|Teaching and Learning Forum 2003 [ Proceedings Contents ] |
There is a growing realisation that there are low numbers of Indigenous students succeeding in business education. This can be perceived as a problem as this results in Indigenous people not participating in the "real economy" of the nation (Pearson, 2001). Typically, the business professions, such as accounting, law, administration and management, information systems and technology, lead to highly paid careers which underpin the Australian economy. The reasons for the low participation in business education are complex but the emerging issues point towards encouraging partnerships with as many stakeholders as possible.
A major division in perspectives revolves around the issue of self determination as opposed to mainstreaming. In other words, a situation where Indigenous people determine and manage their own future rather than being forced to adopt a pre-existing system into which they have had little input. The ethnocentric attitude of governing bodies and individuals has to be understood in order to appreciate the difficulties experienced by those from other cultures (Finney and Orr, 1995).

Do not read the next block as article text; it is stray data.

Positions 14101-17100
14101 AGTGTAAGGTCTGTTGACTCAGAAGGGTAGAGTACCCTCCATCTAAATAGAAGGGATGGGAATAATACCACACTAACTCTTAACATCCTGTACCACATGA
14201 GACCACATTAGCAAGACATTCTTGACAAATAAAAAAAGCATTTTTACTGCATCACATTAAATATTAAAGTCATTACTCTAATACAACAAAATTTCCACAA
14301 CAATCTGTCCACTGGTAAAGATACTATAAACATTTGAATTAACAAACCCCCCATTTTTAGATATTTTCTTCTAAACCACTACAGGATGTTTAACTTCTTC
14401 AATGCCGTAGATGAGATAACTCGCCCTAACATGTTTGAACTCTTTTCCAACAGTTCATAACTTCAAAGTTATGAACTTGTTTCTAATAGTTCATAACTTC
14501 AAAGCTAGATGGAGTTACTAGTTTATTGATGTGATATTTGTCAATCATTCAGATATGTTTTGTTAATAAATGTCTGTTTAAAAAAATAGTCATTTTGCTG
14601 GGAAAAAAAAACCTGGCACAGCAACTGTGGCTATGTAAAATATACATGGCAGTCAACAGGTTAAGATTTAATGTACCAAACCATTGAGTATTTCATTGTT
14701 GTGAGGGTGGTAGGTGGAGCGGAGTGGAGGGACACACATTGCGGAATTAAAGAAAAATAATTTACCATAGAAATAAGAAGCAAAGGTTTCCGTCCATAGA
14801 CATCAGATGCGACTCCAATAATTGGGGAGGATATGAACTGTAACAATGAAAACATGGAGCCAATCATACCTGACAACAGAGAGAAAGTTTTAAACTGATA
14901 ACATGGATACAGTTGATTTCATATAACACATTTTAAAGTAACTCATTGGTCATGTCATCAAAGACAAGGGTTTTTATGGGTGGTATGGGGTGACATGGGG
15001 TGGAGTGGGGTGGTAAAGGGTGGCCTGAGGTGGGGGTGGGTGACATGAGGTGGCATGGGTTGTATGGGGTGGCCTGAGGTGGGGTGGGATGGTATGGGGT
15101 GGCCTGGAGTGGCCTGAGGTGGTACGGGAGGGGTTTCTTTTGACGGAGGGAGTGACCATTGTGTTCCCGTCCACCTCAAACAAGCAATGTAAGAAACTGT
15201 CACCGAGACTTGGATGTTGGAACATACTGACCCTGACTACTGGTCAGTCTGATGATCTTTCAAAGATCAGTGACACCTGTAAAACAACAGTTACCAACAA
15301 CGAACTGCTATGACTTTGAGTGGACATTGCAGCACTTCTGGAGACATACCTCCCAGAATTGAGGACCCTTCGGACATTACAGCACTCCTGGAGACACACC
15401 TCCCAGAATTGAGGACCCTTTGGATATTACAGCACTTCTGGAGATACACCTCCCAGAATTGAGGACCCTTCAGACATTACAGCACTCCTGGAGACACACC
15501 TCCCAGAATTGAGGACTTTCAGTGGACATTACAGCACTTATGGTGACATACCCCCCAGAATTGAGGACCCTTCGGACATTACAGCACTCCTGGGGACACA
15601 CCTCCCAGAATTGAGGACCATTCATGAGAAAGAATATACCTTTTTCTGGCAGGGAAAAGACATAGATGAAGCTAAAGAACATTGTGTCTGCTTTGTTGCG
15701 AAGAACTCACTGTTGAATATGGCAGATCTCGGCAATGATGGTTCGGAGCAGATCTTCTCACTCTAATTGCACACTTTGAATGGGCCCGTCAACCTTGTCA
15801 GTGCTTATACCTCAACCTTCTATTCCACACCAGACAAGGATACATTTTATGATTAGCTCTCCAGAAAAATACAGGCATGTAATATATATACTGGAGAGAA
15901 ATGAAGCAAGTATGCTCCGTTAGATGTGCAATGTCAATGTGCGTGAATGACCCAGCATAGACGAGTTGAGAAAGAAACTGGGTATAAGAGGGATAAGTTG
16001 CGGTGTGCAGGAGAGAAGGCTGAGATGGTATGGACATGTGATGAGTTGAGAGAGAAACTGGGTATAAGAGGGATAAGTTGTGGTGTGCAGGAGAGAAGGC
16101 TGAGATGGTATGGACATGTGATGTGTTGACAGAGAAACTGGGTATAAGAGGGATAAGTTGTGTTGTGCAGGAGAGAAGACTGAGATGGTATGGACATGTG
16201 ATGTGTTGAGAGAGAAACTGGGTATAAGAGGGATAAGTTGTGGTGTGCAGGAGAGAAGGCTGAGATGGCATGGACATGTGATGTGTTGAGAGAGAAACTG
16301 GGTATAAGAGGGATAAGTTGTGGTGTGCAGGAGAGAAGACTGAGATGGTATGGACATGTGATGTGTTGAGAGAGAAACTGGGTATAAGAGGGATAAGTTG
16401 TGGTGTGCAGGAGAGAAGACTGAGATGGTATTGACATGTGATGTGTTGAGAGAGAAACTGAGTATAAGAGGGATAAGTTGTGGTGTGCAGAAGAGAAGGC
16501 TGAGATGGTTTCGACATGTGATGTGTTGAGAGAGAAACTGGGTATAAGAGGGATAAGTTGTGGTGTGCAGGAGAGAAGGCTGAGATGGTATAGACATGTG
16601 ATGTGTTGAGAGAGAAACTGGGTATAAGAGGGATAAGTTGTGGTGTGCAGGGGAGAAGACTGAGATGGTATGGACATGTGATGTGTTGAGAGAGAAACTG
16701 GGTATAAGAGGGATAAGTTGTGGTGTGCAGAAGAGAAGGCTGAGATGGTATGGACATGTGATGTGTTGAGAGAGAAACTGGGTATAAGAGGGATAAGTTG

Many issues related to the success of Indigenous students in business education are part of the broader set of issues related to higher education in general. Specifically, the reasons behind Indigenous students succeeding in business education courses have been noted (Truscott, 2002) along with several others as follows:
Therefore, defining success in the context of Indigenous students doing business education is likely to require a multi-dimensional view that involves all stakeholders in a close working partnership. The stakeholders in this context could include, the students, teachers, State and Commonwealth Departments of Education, parents, community, and university management. These groups need to work together to define their aims, objectives and outcomes and come to a flexible understanding of the definition of success.
- There is an underlying culture clash in the way that Indigenous and non-Indigenous peoples do business;
- A lack of Indigenous role models;
- Career pathways and opportunities may not have been clearly presented or offered;
- The lack of support and mentoring in mainstream business education courses.
|Please cite as: Truscott, K. and Standing, C. (2003). The issues related to success in Indigenous Australian business students' education. In Partners in Learning. Proceedings of the 12th Annual Teaching Learning Forum, 11-12 February 2003. Perth: Edith Cowan University. http://lsn.curtin.edu.au/tlf/tlf2003/abstracts/truscott-abs.html|